Sister spoke to me candidly about the benefit of being a later Vocation. She (and other Vocation Directresses with whom I've spoken) have noted that they don't accept younger vocations because, well...they are too scandalized by the reality of sin within the cloister....and within themselves.
Many Vocation Directresses I know have spoken of the fact that many younger women who sense a Call seem to have a sense that they have to be nearly a clone of a particular Saint. They enter religious life with a youthful expectation that, "If only I can be a perfect copy of St. Therese of Lisieux, I'll be fine." This attitude might go to such a degree that the girl will enter with the very mistaken impression that she already IS a Saint...only to come crashing down to reality within a couple weeks. She enters, at such a young age, with a sense of herself that does not bear on reality and finds that NO ONE she knows is exactly ready for a Cause for Canonization. Often these particular young women have grown up in somewhat insular families and groups, those who are very faithful and sincere but in their nature have actually brought them up in a world that is not really reality. Not even in the cloister.
The fact is that many who try to enter religious life seem to have a perception that since they are Called (or may be), they must already be very Saintly.
Not so much.
The reality is this: in the cloistered life, women realize quite profoundly how far they are, truly, from God, and some can't handle their reflection in that particular mirror. If they have no awareness of the reality of sin in the world, and more importantly IN THEMSELVES before they enter the cloister, It ends up being a terrible experience, can destroy a Vocation, and it can truly inhibit the real Call of that young woman/ young man!
It is often because of this unspoken reality that the Vocation Directresses and Mother Superiors often recommend a few years of life in the world, so as to enable exposure outside of a sheltered home life, not by way of "testing" a Vocation, but rather, by way of enabling it through a dose of reality that doesn't change once one enters the doors of the enclosure.
One of the things that Sister said to me, ironically, was that my own life of sin would actually AID me in the cloister, for I would not be shocked by the ongoing descent of humanity to new and interesting lows. I would not be shocked by my own propensity to sin.
Perhaps that was my biggest surprise last summer: that my very Vocation could be "softened" by the fact that sin does not scandalize me for I know the evils of the human heart...and have both perpetuated it and survived it in the extremes.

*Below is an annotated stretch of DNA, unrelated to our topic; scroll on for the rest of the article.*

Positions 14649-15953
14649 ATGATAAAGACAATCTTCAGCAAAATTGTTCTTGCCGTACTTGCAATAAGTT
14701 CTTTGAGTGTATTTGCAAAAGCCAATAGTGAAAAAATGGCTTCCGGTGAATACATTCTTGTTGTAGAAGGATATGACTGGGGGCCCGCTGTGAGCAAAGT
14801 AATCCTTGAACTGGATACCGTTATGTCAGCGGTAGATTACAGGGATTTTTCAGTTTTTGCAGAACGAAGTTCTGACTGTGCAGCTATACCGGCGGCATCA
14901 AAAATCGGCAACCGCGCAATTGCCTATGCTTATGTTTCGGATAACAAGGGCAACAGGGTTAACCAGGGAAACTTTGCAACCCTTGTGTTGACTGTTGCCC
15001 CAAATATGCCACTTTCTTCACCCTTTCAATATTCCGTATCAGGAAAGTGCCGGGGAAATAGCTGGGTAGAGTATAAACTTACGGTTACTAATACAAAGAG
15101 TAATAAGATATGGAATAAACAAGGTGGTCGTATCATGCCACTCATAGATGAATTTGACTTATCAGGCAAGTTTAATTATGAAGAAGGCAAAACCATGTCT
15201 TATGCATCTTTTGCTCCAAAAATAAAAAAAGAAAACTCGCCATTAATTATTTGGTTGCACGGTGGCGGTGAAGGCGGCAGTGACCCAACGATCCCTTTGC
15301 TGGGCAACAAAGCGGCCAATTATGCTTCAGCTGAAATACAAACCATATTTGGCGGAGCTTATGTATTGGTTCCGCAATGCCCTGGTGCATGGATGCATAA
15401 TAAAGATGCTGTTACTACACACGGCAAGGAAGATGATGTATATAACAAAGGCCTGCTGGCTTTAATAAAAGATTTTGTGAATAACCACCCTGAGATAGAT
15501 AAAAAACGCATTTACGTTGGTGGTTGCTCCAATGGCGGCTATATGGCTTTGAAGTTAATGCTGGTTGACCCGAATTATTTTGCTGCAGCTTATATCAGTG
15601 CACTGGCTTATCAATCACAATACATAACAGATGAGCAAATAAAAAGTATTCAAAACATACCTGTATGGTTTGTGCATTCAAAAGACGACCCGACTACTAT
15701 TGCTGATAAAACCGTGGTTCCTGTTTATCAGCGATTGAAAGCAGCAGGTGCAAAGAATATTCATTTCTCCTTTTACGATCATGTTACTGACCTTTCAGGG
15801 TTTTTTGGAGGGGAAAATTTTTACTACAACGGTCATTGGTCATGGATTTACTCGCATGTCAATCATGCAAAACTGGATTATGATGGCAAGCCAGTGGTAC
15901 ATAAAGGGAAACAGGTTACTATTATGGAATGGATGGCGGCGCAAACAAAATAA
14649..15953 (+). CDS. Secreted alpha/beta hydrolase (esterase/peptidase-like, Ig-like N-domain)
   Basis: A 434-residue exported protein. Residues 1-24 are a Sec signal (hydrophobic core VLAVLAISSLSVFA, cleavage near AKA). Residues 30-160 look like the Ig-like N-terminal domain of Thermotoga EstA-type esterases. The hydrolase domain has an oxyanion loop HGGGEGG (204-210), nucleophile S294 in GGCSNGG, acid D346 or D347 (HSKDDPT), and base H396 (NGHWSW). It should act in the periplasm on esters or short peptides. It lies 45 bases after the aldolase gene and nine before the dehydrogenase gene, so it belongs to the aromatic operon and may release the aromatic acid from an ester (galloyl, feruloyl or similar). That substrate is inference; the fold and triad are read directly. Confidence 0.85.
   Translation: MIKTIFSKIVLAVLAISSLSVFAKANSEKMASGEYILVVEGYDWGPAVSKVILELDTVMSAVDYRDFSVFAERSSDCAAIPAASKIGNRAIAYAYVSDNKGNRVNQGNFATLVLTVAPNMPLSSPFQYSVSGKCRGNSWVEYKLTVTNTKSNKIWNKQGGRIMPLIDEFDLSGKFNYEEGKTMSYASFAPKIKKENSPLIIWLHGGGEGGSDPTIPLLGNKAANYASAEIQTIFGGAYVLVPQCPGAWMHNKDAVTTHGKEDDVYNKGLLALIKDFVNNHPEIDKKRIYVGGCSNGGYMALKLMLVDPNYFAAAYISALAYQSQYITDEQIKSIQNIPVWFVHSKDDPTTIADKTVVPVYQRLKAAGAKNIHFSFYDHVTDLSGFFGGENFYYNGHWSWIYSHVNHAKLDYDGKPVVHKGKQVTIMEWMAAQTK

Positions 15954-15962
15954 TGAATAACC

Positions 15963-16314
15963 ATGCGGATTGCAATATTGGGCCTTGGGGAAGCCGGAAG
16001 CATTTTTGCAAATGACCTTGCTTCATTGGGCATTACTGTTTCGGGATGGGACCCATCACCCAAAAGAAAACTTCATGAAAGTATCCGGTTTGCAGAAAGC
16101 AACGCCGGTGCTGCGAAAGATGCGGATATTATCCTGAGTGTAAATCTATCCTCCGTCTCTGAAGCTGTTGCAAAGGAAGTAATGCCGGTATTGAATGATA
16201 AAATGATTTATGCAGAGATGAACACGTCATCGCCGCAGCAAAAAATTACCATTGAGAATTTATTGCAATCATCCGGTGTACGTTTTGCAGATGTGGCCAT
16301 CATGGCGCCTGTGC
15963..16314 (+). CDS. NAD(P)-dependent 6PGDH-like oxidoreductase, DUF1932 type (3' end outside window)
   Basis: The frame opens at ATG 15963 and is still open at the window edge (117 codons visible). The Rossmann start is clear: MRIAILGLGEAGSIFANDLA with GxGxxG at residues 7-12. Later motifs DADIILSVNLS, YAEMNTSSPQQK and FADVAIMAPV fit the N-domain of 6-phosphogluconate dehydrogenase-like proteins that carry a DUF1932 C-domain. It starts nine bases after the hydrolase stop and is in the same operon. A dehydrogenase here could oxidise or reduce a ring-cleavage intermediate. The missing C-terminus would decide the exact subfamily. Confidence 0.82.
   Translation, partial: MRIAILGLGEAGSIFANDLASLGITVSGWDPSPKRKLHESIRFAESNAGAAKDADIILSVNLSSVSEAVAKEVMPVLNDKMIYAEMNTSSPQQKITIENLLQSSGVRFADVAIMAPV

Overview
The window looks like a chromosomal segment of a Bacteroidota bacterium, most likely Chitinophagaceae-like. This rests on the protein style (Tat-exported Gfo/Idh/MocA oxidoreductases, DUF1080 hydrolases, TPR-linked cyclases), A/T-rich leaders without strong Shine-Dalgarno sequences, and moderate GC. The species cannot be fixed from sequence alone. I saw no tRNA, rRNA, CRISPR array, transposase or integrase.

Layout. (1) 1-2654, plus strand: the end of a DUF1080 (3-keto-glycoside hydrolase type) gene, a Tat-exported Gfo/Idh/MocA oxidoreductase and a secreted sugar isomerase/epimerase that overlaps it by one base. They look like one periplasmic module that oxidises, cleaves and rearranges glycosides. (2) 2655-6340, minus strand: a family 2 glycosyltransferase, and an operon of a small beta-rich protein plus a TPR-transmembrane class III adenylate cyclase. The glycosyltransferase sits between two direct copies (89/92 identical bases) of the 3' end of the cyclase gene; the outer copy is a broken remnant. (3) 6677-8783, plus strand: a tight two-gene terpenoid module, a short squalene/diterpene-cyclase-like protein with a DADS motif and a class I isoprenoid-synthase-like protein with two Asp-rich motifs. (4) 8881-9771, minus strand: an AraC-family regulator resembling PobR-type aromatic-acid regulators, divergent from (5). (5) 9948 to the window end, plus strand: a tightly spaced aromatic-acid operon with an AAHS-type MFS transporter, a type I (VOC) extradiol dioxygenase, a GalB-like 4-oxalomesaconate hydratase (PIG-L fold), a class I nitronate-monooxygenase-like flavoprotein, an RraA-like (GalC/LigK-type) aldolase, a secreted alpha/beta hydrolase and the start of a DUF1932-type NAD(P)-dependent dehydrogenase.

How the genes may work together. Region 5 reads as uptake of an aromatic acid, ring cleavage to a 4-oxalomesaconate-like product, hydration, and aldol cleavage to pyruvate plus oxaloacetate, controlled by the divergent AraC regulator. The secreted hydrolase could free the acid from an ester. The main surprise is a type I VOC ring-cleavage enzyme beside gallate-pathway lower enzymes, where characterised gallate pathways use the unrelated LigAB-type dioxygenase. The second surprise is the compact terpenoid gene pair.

The main focus, in my visits, was that Vocation is about becoming who you ARE! If you are Hilda or Sarah or Michelle, then become fully Hilda and Sarah and Michelle! God didn't create ANY of us in a vacuum, but gave us EACH a particular personality, particular strengths, and calls us all to a personified spirituality so that we will NEVER become mere clones of the Saints who have gone before us!
Are we called to Sainthood? Absolutely!
Are we called to be CLONES?
AH, but the issue of sin STILL stymies many souls, for they think that if they but enter religious life, and more specifically, the cloister, their problems will be solved and they will become holiness incarnate.
If one thinks that sin ends at the Enclosure, one is living in a fantasy land.
There is no such thing as a "fantasy land" in religious life. Although one is free to leave, for only the exterior doors are locked, the interior is like the ongoing contemplation of virtue..that chosen, and that disregarded.
It is not a prison, for one enters a prison only by exterior force, and after a civil act of some sort. But no one can contain the interior freedom of a soul to know and love God, to engage in real life in spite of any exterior walls. In the case of a cloister, it is a chosen home, the castle of the Bridegroom, with the full freedom to remain or to leave, wherein the Bride chooses to accept her fulfillment, the unmerited gift of Vocation. She gives herself to the Bridegroom just as fully as He gives Himself to Her...through the Cross.
There is little in this world so beautiful as a soul so willing to die for love, so we have to wonder, in that statement, whether it refers to a woman for her Beloved...or for the Savior for the world?
They are one and the same. And we musn't confuse the two.